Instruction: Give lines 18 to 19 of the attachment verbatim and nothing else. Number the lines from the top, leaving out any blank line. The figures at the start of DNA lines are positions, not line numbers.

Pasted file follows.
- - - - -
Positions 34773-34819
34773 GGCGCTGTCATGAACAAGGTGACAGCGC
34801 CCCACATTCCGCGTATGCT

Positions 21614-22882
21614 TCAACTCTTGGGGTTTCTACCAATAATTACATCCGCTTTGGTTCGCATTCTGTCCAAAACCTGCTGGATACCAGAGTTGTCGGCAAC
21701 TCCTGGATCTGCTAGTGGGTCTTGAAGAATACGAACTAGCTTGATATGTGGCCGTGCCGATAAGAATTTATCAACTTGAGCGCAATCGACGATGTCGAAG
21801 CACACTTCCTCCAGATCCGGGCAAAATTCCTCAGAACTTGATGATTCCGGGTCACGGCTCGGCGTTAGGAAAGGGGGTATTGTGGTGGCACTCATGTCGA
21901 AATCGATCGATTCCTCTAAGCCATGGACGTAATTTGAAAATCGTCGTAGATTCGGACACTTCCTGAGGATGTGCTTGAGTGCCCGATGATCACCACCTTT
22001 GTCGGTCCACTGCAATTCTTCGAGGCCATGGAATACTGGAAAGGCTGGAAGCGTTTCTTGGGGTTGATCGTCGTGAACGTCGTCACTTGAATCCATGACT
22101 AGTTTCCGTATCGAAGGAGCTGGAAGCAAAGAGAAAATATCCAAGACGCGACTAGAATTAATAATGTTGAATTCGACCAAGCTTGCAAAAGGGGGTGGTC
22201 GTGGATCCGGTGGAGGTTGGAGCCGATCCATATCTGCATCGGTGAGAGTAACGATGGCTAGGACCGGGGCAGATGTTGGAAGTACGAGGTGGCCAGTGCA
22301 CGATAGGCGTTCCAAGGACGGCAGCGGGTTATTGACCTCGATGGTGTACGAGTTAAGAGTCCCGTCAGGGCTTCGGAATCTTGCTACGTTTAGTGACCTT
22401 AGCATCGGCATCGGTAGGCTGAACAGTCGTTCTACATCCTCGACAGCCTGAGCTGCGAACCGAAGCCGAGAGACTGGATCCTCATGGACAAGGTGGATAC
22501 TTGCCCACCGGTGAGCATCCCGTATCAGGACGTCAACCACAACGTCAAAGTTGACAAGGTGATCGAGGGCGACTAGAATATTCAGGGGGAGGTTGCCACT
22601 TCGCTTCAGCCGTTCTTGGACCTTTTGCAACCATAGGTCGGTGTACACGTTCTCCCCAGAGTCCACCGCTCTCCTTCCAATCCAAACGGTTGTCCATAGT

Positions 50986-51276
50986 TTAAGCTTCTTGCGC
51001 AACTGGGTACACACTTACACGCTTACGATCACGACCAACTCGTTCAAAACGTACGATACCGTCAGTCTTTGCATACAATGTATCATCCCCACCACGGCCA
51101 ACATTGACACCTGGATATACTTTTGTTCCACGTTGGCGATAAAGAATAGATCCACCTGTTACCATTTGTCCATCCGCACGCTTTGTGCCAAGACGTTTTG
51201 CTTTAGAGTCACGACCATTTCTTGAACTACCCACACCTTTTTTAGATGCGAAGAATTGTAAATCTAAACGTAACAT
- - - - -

51001 AACTGGGTACACACTTACACGCTTACGATCACGACCAACTCGTTCAAAACGTACGATACCGTCAGTCTTTGCATACAATGTATCATCCCCACCACGGCCA
51101 ACATTGACACCTGGATATACTTTTGTTCCACGTTGGCGATAAAGAATAGATCCACCTGTTACCATTTGTCCATCCGCACGCTTTGTGCCAAGACGTTTTG